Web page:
Homeownership is one of the best ways to build wealth for Americans. According to the U.S. Census Bureau, citizens who own property have a median net wealth nearly 75 times greater than renters. However, owning a home is expensive.
The pandemic and the subsequent housing boom have made homeownership more unattainable than ever. More and more households, especially low- and middle-income households, are struggling to come up with funds to meet the 20% down requirement.
To better understand the financial barriers homebuyers across the country face, we at RealtyHop looked at the years required to save up for a down payment in the top 150 most populous cities in the U.S.
- Glendale, CA is the city with the worst barrier to homeownership. Families in Glendale must save 20% of their income for 15.10 years to enter homeownership and qualify for a loan.
- On the other hand, it takes only 2.56 years for a family in Detroit to afford the 20% down payment on a home.
- California outranks all other states, with six cities in the top 10, including Glendale, Los Angeles, Long Beach, San Francisco, Garden Grove, and San Diego.
- Generally, it’s easier for a household to meet the 20% down payment requirement in the Midwest and South. In Chicago, the third most populous U.S. city, it takes 5.2 years for a household to qualify for a mortgage with 20% down. This number is 7.3 years lower than the largest city, New York, and 8.3 years lower than Los Angeles.
The map below highlights the median asking price, median income, and years required to save up for a 20% down payment in the most populated cities in the U.S. Click on the circle markers on the map below to learn more.
The 5 Cities with the Biggest Barrier to Homeownership
1. Glendale, CA
Glendale comes in first with the highest barrier to homeownership. With a median listing price of $1,125,000, potential buyers in Glendale will need to spend 15.10 years saving for a 20% down payment of $225,000.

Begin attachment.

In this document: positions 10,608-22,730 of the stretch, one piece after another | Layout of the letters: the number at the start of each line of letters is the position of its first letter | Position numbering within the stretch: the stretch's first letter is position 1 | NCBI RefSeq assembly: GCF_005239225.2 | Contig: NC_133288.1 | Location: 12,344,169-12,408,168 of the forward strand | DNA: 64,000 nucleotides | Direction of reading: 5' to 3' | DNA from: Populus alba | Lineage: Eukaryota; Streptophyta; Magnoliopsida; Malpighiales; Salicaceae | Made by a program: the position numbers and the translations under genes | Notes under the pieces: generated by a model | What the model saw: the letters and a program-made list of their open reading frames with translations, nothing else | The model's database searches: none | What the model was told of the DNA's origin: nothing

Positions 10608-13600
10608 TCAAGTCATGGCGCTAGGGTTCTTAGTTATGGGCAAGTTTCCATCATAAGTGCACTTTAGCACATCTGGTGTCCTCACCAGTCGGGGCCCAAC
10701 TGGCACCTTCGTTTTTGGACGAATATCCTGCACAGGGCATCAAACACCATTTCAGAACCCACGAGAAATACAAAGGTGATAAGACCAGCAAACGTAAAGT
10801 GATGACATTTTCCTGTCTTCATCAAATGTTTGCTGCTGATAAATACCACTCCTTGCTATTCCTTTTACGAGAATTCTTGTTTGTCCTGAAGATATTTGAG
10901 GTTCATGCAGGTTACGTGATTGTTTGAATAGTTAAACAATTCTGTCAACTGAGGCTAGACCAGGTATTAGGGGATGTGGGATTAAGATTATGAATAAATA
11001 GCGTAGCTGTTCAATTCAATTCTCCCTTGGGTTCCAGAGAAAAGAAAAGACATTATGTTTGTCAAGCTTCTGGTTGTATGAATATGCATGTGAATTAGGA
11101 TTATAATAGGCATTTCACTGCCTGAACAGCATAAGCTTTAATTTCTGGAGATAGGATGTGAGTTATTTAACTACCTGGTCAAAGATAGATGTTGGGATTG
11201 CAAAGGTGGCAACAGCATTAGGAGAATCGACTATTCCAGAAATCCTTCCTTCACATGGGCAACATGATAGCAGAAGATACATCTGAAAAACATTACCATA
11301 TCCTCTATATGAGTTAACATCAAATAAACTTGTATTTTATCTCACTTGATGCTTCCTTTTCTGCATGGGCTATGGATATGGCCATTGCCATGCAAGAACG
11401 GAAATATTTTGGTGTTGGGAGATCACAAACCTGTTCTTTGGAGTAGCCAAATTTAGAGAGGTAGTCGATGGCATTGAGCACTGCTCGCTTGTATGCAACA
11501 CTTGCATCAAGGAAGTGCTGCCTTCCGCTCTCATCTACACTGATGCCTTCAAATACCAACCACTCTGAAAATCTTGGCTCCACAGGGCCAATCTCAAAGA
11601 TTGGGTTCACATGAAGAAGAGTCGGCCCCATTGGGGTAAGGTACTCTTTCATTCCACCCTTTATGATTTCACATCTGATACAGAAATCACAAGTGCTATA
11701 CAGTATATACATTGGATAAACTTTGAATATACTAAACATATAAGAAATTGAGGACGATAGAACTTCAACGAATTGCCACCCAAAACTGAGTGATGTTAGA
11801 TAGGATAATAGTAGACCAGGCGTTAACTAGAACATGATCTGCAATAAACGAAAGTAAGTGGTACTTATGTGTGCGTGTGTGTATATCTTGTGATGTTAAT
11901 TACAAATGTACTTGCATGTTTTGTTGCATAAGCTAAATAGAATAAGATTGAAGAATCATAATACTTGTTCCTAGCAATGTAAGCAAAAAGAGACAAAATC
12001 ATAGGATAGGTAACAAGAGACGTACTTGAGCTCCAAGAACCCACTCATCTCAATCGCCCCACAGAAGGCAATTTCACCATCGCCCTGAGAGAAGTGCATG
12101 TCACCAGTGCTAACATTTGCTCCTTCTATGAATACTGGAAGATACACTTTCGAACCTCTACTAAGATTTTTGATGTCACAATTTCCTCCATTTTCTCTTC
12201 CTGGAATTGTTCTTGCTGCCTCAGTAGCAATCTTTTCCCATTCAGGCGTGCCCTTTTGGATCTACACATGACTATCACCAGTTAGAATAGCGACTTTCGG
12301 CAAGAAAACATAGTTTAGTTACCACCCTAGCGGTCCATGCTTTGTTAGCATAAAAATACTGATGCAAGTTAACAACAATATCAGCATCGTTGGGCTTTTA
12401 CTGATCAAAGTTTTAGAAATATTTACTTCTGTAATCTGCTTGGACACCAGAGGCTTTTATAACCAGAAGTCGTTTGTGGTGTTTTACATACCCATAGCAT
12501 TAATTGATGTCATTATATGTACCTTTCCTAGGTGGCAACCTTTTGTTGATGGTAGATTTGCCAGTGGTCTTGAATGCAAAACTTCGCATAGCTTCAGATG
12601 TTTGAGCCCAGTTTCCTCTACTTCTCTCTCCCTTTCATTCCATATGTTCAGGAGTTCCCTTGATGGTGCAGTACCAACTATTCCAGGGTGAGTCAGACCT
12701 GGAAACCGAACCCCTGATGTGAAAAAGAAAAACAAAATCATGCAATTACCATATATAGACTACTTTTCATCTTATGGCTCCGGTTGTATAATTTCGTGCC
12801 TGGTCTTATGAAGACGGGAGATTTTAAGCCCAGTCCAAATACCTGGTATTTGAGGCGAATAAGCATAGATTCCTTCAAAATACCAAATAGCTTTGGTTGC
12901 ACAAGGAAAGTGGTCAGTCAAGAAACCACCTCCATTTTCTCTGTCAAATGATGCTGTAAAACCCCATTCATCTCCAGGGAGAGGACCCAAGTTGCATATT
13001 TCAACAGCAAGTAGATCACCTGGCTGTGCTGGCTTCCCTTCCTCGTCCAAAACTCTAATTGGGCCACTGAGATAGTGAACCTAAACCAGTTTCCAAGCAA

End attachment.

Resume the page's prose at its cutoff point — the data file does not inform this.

2. Los Angeles, CA
Potential buyers face expensive housing prices throughout Los Angeles as well. As the city with the most expensive zip codes in 2022, residents will need to save for a median listing price of $940,000. When saving 20% of their income each year, buyers will spend 13.47 years saving for a 20% down payment of $188,000.
3. Miami, FL
The gap between income and home prices has exacerbated in the past year in Miami as out-of-town buyers and investors continued to flock into the city. For local Miami families making a median income of $47,860, it will take 12.49 years to accumulate enough cash for a home.
4. New York, NY
In New York City, it takes homebuyers on average 12.45 years to save a 20% down payment for a home. While the median listing price of $880,000 is lower than it was during the summer of 2022, ownership remains unaffordable for those making a median household income of $70,663.
5. Long Beach, CA
Another Californian city made the list this year. With a median household income of $71,150, aspiring homeowners in Long Beach can potentially save $14,230 per year. Based on a median asking price of $750,000, it will take them 10.54 years to accumulate enough cash to cover the down payment.